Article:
The Los Angeles City Council’s public comment period often features bizarre, nonsensical, offensive or ludicrous statements, but two young “bros” opposed to the council’s attempts to crack down on party houses brought new levity to City Hall Friday.
“Activist and house party enthusiast” Chad Kroger and his friend, identified as JT, both told the council how a plan to increase fines and penalties against so-called “party houses” was totally uncool in their view.
Council President Herb Wesson, who appeared to have encountered the pair at a previous meeting, called the two “L.A.’s Bill and Ted” before they spoke.
“Raging at house parties is the truest way to party. I’ve tried to party at clubs but they’re polluted by fedoras and v-necks, and honestly its almost impossible to let loose with such bad vibes,” Kroger said.
“Plus, I’m on my parents’ allowance and can’t afford bottle service, so if you guys go through with this I’ll be really screwed,” he said. “Please don’t do this. In America, we always talk about freedom, but what do we mean by that? Well, to me, freedom is rocking a fresh Rouka tank in the warm sun while playing beer pong with your boys. What good is bronzing if you can’t do it with your squad?”
The Planning and Land Use Management Committee recently approved a draft ordinance that would widen the type of behavior that could result in a property owner or manager being fined or facing a criminal charge over unruly parties, create escalating fines up to $4,000 for repeat violators, and require a public posting for 30 days on homes found in violation.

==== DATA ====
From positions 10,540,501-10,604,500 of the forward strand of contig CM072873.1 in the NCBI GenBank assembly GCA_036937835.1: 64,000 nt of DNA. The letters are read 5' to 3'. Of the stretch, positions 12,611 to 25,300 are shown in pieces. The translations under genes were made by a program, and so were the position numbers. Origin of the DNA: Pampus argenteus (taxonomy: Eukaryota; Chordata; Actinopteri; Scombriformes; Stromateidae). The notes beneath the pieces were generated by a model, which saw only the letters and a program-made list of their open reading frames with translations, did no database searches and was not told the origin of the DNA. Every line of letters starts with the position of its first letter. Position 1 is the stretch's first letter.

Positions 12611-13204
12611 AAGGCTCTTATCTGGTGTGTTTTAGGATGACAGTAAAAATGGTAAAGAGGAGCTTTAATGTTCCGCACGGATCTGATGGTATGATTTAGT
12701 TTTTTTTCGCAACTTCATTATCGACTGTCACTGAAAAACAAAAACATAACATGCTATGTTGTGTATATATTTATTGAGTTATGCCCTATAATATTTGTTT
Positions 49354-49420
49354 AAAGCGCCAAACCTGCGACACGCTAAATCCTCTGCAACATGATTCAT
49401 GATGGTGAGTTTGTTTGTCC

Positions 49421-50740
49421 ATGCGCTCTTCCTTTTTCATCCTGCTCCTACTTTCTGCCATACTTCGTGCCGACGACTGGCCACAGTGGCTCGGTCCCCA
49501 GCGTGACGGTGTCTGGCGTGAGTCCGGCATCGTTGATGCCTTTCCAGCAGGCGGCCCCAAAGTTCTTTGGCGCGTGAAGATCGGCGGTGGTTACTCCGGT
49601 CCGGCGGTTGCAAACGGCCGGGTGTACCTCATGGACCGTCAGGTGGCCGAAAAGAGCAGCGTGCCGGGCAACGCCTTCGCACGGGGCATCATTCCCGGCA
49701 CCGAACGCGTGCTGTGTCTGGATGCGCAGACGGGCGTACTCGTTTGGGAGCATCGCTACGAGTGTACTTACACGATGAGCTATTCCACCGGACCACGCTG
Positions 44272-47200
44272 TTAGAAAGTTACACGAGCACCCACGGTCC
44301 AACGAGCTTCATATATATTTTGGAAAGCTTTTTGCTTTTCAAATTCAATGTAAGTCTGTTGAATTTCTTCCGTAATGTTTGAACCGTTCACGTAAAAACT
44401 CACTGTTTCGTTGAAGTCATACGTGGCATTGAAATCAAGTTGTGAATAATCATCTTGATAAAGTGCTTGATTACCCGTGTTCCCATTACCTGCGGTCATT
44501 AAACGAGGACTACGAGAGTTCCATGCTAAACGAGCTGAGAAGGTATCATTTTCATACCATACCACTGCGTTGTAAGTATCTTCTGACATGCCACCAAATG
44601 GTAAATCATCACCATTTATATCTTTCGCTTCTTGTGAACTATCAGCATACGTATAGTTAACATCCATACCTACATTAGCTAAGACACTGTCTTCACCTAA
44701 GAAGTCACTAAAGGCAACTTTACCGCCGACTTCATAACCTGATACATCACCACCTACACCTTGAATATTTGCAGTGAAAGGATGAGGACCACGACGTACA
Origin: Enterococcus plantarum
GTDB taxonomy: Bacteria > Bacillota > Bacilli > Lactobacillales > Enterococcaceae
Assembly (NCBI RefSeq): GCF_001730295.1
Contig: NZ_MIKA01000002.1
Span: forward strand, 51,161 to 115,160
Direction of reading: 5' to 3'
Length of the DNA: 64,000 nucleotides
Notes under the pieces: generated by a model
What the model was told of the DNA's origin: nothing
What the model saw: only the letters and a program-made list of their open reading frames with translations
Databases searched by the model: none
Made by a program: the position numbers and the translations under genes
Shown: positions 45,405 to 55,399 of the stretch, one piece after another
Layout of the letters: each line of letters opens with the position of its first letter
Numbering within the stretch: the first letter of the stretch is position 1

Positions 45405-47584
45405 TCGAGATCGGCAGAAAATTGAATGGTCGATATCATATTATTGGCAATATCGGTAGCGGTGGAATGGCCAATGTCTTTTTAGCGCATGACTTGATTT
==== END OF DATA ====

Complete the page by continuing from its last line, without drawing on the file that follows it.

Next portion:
JT told the council that parties “are what’s needed to unite the United States of America. I’d like to share an anecdote. Chad and I were not always super tight bros. We were star crossed — he was a surfer, I was a body boarder. We operated in different worlds.”
JT added that the two ultimately bonded at a party over “chugging a sixer of Bud `diesel’ out of a beer bong. In that moment, I felt so close to him. I think if America could just take a moment to stop and chug, they could feel that too.”
Kroger previously appeared before the San Clemente City Council in March where he advocated for a 12-foot statue to be built of late “Fast and the Furious” actor Paul Walker on its pier.
“Detroit has the Robocop. Philly has Rocky. We need Paul Walker,” Kroger said.
Kroger was asked by a council member if Walker had any connection to the city, and he said that the actor went to high school in San Clemente. A council member then informed Kroger that Walker did not go to high school in the city, but his cousin did.
–City News Service
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